(1) Erosion by chemical action
(2) (geology) the mechanical process of wearing or grinding something down (as by particles washing over it)
A gradual decline of something
"After the accounting scandal there was an erosion of confidence in the auditors"
(4) Condition in which the earth's surface is worn away by the action of water and wind
From , derived from , possibly via and Middle French .
The first known occurrence in English was in the 1541 translation by Robert Copland
of Guy de Chauliac
's medical text The Questyonary of Cyrurygens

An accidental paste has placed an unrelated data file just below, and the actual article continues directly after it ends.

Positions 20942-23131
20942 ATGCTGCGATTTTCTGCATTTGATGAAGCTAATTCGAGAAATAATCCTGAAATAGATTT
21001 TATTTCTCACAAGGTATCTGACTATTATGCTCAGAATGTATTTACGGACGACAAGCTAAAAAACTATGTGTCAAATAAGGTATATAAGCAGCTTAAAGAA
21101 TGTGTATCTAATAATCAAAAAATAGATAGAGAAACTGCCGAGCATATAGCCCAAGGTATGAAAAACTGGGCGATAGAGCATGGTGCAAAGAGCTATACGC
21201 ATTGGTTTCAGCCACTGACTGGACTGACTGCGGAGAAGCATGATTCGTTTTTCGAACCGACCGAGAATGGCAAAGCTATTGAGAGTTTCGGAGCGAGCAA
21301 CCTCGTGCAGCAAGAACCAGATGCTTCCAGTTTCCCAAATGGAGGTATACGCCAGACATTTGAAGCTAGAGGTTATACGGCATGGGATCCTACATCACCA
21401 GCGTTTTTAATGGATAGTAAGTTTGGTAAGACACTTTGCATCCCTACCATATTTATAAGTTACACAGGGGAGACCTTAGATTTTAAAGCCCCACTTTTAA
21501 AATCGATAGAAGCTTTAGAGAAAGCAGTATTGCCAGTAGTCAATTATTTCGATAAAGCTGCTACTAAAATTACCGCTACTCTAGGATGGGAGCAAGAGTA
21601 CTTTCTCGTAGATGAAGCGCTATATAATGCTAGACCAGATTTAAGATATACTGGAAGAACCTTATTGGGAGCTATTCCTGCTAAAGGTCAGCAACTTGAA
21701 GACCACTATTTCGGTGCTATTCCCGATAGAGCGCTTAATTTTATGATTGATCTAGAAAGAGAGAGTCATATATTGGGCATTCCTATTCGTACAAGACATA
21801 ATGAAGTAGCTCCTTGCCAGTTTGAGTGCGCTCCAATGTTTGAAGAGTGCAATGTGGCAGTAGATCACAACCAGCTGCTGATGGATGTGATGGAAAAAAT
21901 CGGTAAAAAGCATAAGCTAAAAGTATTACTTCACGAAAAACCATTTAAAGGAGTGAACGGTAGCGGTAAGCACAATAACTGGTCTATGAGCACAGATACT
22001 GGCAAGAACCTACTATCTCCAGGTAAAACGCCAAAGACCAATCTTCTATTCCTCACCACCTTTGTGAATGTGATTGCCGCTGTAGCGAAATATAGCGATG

. Copland used erosion to describe how ulcer
s developed in the mouth. By 1774 'erosion' was used outside medical subjects. Oliver Goldsmith
employed the term in the more contemporary geological context, in his book Natural History
, with the quote
- "Bounds are thus put to the erosion of the earth by water."
- The result of having been being worn away or eroded, as by a glacier on rock or the sea on a cliff face
- The changing of a surface by mechanical action, friction, thermal expansion or contraction, or impact.
- Destruction by abrasive action of fluids.
- One of two fundamental operations in morphological image processing from which all other morphological operations are derived.
- Loss of tooth enamel due to non-bacteriogenic chemical processes.
- A shallow ulceration or lesion, usually involving skin or epithelial tissue.